Standardizing morphine use for ventilated preterm neonates with a nursing-driven comfort protocol

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Abstract

OBJECTIVE:

To test whether implementing a nursing-driven comfort protocol standardizes morphine use in one neonatal intensive care unit (NICU) and to examine how non-standard morphine (N-SM) relates to days of ventilation, days of total parenteral nutrition (TPN) and length of stay (LOS).

STUDY DESIGN:

This was a retrospective/prospective observational study using pharmacy records, medical records, and an outcomes database. Comfort protocol implementation began February 2011 and was applied to preterm, ventilated neonates < 1500 grams. Pre- and post-implementation proportions of N-SM days were compared using the binomial test. A percent ‘P’-chart spanning 30 quarters was constructed with statistical-process control analysis. Multivariable linear regression adjusting for acuity assessed the relationship between N-SM use and days of ventilation, TPN and LOS.

RESULT:

Hundred and thirty-four patients met inclusion criteria, 116 prior to and 18 after implementation. The proportion of patients given N-SM for one or more days decreased from 59 to 35% after protocol implementation (P = 0.017). A 9-month period of decreased N-SM days was observed after protocol implementation. Controlling for acuity, each additional day of N-SM use was associated with 0.47 more days of ventilation (95% confidence interval (CI): 0.26–0.69, P< 0.001) and 0.52 more days of TPN (95% CI: 0.35–0.68, P< 0.001). Exposure to N-SM was associated with 17 additional days of hospitalization (P = 0.009, 95% CI: 4.5–30).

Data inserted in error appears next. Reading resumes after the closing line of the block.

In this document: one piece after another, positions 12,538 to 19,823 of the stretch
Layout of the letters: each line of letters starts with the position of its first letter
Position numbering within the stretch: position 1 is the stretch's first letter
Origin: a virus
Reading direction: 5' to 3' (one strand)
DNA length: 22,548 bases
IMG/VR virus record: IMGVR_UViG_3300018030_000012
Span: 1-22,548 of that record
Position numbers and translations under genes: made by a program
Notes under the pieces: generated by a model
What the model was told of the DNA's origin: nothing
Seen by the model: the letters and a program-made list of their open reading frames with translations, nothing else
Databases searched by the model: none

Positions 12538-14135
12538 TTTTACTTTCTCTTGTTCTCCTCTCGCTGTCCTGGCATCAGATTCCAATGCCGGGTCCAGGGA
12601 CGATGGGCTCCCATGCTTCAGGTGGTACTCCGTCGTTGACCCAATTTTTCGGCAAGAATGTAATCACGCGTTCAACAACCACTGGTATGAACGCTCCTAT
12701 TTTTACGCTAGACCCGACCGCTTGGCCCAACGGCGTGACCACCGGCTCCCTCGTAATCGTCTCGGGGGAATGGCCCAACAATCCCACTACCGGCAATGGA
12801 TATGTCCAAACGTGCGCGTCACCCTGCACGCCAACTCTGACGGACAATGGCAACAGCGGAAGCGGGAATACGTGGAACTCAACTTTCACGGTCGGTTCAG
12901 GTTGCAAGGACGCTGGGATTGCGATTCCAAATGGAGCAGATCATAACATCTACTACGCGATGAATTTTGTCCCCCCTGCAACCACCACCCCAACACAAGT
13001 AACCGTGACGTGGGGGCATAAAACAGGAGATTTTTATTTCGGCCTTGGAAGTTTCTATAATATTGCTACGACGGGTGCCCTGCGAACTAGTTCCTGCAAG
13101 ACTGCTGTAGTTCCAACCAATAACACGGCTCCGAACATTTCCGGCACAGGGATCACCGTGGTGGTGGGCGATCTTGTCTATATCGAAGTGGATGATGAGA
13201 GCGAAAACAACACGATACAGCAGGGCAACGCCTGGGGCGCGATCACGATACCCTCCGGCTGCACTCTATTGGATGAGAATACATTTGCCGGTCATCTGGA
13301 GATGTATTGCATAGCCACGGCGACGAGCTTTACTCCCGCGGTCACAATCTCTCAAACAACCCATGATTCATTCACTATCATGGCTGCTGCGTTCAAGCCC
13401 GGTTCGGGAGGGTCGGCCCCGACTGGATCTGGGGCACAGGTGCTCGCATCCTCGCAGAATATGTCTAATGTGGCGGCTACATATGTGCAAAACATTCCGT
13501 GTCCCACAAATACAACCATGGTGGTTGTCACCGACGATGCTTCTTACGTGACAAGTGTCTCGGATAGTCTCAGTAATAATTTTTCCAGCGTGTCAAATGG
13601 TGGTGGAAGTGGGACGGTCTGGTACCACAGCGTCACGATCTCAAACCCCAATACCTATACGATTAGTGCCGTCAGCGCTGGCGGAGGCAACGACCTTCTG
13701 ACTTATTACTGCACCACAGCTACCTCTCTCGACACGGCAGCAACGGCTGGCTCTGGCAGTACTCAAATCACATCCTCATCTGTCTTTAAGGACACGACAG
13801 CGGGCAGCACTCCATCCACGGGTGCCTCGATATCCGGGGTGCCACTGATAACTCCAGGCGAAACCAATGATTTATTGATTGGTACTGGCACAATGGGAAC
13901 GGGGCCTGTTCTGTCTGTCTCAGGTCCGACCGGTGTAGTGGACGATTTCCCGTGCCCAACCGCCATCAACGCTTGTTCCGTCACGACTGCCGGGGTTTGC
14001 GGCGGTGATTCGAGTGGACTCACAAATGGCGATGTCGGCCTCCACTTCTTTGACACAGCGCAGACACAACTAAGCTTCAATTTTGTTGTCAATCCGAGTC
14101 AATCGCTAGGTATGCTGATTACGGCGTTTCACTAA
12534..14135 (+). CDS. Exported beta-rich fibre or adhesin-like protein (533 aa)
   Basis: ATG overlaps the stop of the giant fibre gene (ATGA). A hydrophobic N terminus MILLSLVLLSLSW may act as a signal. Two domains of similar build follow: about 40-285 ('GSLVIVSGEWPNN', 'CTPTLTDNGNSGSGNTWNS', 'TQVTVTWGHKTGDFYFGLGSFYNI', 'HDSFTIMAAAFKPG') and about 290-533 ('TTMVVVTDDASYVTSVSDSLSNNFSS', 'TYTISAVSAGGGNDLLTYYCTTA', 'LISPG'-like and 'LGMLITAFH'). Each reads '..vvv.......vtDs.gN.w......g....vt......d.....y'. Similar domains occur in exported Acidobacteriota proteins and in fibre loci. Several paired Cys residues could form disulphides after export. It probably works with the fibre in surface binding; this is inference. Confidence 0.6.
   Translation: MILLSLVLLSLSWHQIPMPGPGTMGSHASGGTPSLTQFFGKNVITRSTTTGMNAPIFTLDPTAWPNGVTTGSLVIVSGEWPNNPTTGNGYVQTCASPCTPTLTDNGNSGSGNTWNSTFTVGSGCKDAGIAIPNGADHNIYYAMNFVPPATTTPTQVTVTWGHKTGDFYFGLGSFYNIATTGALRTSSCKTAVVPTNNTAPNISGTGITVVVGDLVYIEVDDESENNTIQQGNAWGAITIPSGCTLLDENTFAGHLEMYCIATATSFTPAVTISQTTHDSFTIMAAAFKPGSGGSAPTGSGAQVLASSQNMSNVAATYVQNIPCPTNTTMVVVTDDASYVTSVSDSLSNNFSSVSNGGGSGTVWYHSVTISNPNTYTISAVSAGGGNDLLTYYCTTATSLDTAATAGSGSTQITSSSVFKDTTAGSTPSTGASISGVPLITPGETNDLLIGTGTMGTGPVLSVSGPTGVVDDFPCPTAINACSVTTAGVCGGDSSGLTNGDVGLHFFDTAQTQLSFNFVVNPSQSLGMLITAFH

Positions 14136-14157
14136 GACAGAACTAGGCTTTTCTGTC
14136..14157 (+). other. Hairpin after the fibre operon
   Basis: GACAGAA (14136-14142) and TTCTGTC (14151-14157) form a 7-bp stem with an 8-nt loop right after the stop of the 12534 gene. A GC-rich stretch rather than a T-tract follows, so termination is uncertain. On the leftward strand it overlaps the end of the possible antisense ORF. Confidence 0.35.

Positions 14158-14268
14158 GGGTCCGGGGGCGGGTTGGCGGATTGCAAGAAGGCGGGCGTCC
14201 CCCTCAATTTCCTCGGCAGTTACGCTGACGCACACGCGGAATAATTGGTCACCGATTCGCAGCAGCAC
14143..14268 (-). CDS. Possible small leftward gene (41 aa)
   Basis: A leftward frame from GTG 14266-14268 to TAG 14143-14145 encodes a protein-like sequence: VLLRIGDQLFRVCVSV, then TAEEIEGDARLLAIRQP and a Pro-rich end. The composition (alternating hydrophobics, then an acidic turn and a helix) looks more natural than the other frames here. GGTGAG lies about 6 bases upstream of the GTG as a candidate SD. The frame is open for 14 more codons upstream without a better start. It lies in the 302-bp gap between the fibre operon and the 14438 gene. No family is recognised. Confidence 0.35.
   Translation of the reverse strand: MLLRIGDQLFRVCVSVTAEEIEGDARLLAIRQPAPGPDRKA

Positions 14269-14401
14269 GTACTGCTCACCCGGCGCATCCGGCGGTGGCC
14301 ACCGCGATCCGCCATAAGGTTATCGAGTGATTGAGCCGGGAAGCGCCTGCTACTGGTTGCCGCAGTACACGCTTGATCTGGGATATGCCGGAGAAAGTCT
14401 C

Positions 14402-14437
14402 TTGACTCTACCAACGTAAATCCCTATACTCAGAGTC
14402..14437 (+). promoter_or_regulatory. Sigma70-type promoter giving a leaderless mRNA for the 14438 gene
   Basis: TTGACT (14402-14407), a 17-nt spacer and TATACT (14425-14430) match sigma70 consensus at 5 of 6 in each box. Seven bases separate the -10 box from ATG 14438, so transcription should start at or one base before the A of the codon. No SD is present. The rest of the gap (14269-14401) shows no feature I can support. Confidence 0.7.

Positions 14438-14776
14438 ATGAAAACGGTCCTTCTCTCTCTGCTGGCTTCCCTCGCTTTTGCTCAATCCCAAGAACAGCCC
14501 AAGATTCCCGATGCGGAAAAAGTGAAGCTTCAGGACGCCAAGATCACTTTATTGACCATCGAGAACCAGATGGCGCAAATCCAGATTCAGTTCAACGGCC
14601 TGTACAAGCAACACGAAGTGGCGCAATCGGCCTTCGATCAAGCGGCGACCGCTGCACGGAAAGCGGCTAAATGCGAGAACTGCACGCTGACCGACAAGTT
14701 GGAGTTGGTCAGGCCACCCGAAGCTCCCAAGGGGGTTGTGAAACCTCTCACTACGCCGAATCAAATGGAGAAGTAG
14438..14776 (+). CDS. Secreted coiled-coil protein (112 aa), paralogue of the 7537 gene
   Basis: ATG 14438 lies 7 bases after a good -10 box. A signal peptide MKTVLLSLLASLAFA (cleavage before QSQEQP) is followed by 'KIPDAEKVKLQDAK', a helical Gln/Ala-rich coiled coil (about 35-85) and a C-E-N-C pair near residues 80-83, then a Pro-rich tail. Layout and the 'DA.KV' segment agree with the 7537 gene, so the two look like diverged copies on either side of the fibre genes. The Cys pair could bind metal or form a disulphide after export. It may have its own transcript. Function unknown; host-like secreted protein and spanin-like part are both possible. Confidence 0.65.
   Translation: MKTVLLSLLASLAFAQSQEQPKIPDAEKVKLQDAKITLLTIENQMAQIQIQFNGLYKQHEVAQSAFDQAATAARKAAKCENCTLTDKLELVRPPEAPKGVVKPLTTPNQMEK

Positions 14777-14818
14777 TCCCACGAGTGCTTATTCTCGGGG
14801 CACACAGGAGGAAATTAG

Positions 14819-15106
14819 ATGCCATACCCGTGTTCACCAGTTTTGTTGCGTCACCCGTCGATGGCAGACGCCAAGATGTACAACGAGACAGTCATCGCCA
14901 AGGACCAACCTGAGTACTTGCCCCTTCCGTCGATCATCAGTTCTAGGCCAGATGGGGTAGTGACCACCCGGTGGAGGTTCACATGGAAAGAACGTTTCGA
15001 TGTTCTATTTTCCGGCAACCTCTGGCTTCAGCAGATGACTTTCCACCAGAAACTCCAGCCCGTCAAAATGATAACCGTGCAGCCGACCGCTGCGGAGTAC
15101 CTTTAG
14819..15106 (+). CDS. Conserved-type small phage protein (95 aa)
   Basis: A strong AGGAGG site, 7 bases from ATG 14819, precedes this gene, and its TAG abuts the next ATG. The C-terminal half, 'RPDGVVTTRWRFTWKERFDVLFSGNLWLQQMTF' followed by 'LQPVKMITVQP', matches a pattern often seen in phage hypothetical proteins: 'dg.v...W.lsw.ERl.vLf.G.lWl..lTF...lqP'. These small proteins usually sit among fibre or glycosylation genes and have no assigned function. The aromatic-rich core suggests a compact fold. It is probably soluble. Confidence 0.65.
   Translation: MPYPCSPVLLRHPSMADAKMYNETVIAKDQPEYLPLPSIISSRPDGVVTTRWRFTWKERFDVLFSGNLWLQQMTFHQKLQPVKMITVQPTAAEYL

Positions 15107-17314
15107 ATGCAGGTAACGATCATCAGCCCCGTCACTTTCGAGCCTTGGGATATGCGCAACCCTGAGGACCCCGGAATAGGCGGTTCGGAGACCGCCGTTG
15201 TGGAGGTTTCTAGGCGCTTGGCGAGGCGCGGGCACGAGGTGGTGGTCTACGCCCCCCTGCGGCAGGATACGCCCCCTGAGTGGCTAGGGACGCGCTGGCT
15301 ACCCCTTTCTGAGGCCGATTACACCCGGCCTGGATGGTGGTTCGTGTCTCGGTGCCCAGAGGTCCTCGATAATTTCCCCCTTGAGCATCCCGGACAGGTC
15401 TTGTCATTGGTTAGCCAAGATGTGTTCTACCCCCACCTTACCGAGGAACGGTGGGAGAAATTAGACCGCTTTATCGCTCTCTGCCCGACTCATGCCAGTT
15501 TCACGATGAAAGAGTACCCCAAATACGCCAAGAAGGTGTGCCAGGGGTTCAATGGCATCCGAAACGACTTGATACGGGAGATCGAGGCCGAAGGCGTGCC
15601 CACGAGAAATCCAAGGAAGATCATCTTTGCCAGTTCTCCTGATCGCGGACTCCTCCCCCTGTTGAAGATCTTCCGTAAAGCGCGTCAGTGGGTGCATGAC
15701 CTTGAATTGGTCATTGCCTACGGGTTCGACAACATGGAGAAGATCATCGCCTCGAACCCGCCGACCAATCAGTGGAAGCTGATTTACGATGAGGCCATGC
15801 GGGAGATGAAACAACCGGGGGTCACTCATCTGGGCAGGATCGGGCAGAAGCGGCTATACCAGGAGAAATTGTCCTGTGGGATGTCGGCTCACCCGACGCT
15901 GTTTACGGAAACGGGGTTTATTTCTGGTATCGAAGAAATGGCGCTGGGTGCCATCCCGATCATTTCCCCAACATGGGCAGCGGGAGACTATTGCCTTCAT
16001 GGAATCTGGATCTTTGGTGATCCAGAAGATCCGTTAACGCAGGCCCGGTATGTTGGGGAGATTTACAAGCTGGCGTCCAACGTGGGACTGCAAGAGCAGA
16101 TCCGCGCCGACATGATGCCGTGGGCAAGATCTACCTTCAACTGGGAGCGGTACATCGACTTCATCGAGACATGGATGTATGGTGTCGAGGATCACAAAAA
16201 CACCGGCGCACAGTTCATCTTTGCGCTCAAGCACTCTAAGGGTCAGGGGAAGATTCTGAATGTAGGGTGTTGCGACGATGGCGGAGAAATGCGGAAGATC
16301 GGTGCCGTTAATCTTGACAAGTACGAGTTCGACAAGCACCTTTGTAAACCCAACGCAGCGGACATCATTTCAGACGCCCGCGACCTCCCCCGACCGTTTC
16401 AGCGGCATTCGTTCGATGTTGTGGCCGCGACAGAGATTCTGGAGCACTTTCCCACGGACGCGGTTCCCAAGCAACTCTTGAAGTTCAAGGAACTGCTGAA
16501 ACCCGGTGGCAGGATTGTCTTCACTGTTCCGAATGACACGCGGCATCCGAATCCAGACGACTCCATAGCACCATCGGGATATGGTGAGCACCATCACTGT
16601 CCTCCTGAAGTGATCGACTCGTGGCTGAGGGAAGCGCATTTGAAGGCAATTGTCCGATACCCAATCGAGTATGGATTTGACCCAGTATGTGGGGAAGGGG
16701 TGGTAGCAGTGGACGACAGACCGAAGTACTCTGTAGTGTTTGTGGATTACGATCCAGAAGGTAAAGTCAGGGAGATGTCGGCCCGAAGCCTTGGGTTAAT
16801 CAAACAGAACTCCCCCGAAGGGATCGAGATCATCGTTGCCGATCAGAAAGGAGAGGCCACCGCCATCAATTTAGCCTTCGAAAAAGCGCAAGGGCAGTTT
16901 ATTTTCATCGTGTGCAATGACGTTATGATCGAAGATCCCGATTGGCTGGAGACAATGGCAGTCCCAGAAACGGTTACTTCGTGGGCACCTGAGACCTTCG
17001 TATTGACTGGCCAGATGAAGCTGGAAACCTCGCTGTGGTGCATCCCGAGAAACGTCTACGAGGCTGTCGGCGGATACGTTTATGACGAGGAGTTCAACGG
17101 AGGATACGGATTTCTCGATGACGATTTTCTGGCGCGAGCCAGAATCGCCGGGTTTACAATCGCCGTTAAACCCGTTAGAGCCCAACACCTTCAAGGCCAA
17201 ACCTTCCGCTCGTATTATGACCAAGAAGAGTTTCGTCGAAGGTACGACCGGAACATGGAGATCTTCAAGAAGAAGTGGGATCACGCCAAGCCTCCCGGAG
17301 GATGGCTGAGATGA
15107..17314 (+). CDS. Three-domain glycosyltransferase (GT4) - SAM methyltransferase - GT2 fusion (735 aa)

CONCLUSION:

Implementing a nursing-driven comfort protocol significantly reduced N-SM use. N-SM in the NICU is negatively associated with key clinical outcomes. Testing similar protocols in other settings is warranted.

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